It wasn’t just any crafts store, selling cheap souvenirs to tourists. Tourism had long ended in Niger and the only foreigners passing through were by and large in the aid sector. Many of the visitors on UN Missions or working for NGOs like myself found an oasis in the Grand Hotel du Niger since it was not encouraged to go out walking on your own, and the large terrace overlooking the River Niger afforded a beautiful view of the sunset which even a CNN crew decided to photograph, before heading up to Agadez the next day. The Internet connection was barely functional so we spent most evenings on the veranda playing tag with the elusive waiters who were far less numerous than the cats that straddled our feet pleading for a morsel.
I would only be in Niamey for less than a week, before heading East to another town, just past the Kouré Giraffe Reserve, hoping to spot a giraffe on the side before getting to our workshop site. So I meandered in to the crafts shop in the hotel to purchase my few gifts early in my stay and struck up a conversation with the saleswoman. Who would expect to find a nun in robes behind the counter? For a good cause, I learned that she spends a proportion of her time in the store, to promote the sale of jewelry, bags, T-shirts, and a plethora of other items made by local craftspersons. While her visibility was rather remarkable – a nun in a Muslim country and then in the role of a shopkeeper – Sister Tia was unusual in many ways. I quickly came to observe that she had a personal relationship with each of the local artisans and with each piece of jewelry or cloth came a story, not only of the designer but of their lives and trajectories.
She began by explaining the gallery of photographs on display in the lobby of the hotel. They were the work of a Peace Corps volunteer who had spent years in the region of Diffa but had to flee his post due to the activity of the Boko Harem. But she too had to do the same, after 30 years of living amongst the Tuareg and other nomadic people of the region of Agadez, she had to leave her home, because of the insecurity along the border with Mali. And such has been the case for many inhabitants in the region, driven out by grinding poverty or insecurity that they would risk crossing the Sahara, only to wind up in Libya where they were likely to be imprisoned and tortured. While I was in Niger, 52 migrants lost their lives in one day after being abandoned by traffickers in the desert. A trail of similar stories appears regularly in the news.
Sister Tia belongs to the order of the Petites Soeurs de Jésus who are spread across the globe. Frère Charles de Foucauld who founded the order developed a love for the Tuareg in Algeria, after living an eremetical life in the desert, and settled with the people, learning their language and culture. His sainthood and inspiration after his tragic death gave rise to a community of nuns and priests whose life choice was to live simply and in the fashion of the people they served. What impressed me in particular is that they saw their devotion as service and specifically did not proselytize, contrary to missionary groups who stay anchored in one place for that sole purpose.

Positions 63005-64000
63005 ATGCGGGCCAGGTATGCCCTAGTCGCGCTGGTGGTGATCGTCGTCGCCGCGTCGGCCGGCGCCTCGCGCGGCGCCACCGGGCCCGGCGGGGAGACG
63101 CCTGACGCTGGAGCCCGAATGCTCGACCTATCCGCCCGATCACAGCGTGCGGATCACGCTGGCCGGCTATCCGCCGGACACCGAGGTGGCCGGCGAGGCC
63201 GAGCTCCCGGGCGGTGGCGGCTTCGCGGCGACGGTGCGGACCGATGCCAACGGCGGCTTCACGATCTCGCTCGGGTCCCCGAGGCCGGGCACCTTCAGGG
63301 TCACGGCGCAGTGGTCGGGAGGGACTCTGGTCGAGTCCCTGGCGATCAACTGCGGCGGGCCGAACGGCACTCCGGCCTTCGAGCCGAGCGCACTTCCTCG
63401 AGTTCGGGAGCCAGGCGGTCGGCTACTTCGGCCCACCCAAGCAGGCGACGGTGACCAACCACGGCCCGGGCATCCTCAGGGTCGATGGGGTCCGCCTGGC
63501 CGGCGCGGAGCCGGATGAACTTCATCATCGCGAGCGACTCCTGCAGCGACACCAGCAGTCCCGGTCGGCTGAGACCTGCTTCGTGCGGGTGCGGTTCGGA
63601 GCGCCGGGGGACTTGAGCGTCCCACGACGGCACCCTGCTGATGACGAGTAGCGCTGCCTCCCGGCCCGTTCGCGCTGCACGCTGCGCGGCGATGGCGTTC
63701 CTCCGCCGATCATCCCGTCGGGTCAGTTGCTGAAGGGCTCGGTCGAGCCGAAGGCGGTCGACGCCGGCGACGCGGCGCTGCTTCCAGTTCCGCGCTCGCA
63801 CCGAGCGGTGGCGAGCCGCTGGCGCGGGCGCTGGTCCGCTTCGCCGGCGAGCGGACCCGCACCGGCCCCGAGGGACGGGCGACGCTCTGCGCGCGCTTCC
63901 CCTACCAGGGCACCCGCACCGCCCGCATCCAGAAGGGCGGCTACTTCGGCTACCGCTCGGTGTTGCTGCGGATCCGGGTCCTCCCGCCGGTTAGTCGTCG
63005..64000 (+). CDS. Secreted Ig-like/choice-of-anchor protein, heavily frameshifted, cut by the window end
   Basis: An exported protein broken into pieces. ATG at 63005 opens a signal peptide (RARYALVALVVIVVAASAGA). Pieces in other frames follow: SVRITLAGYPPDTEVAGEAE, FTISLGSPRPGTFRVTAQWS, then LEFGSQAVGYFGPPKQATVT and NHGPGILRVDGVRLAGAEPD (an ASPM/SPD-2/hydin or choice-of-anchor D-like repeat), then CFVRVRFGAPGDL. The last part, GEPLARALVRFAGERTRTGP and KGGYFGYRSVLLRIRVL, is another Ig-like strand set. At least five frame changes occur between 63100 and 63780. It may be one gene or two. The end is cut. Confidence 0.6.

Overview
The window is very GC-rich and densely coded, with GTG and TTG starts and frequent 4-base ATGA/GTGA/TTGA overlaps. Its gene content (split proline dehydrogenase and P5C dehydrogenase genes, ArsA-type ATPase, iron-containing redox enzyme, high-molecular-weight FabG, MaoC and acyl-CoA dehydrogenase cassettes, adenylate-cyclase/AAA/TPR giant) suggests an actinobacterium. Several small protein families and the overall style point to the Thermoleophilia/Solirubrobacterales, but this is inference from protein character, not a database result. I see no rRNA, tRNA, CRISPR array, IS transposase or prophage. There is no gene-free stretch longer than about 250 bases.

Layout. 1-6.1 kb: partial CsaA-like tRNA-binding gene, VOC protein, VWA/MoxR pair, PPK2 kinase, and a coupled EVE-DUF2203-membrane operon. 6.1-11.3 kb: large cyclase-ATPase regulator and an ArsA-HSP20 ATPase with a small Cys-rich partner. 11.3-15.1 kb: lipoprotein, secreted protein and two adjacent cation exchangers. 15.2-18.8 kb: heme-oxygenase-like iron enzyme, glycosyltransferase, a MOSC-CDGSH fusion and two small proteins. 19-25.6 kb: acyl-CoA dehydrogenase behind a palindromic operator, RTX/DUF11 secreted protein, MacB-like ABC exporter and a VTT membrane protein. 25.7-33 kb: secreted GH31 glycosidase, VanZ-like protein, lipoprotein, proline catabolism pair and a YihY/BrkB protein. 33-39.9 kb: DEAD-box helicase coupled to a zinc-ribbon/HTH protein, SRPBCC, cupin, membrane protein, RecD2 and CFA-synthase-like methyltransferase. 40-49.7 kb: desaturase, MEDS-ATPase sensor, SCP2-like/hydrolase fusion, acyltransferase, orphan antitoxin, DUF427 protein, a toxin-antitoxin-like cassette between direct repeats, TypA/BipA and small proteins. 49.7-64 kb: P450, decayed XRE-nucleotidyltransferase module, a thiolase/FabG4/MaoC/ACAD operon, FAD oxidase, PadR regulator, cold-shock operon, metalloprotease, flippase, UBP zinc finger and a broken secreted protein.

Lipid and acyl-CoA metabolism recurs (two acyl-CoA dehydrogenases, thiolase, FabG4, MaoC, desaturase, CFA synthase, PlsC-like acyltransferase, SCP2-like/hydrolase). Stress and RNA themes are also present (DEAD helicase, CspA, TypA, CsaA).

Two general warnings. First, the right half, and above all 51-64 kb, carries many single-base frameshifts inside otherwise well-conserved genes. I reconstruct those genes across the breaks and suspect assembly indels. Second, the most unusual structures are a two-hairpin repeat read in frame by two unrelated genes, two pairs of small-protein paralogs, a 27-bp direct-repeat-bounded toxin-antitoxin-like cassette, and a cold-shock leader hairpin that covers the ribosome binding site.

In between the stories of her artisans and the vivid descriptions of each piece she picked from the shelf, Sister Tia, who still seemed to me an anachronism in her vendor role, was responding to phone calls. And then the conversation would turn to the friends and acquaintances who seek her advice or consolation. “Imagine this,” and she would go on about the Nigerian man who died on vacation in France and his own children do not want to accompany the corpse back to Niamey. Sister Tia, originally from the Netherlands, spoke with a natural enthusiasm about everything, switching back between French and English, but also quite adept at greeting a Nigerian who stepped into the store in the vernacular. She was quintessentially accommodating, absolutely present for every single incident that arose and without the least sense of annoyance or distraction.
I made several trips to the shop during my stay and I felt connected to the personal lives of the artisans. I never questioned the price tag and I never felt pressured to leave with more than what I wanted. And in my own inspired state, I wrote to a friend during my visit there and told her about the shop run by a nun. A blessing in disguise, she asked me to buy a silver necklace that might very well have been the most expensive piece in the whole shop. I had to find a way to cobble together the money and when I managed to bring in the sum, Sister Tia said the family had been waiting to hear if I would purchase it. It was surely the equivalent of several months of salary and already the young artisan was planning on sending a good share of it back to his family in Agadez, while keeping some for his closer members in Niamey. An entire extended family had benefitted from one necklace. I was elated to say the least! Little did I know that, more than my assembly of small purchases, the greatest gift was the bounty of insights I gained into the country and its people from the heart of a Little Sister of Jesus.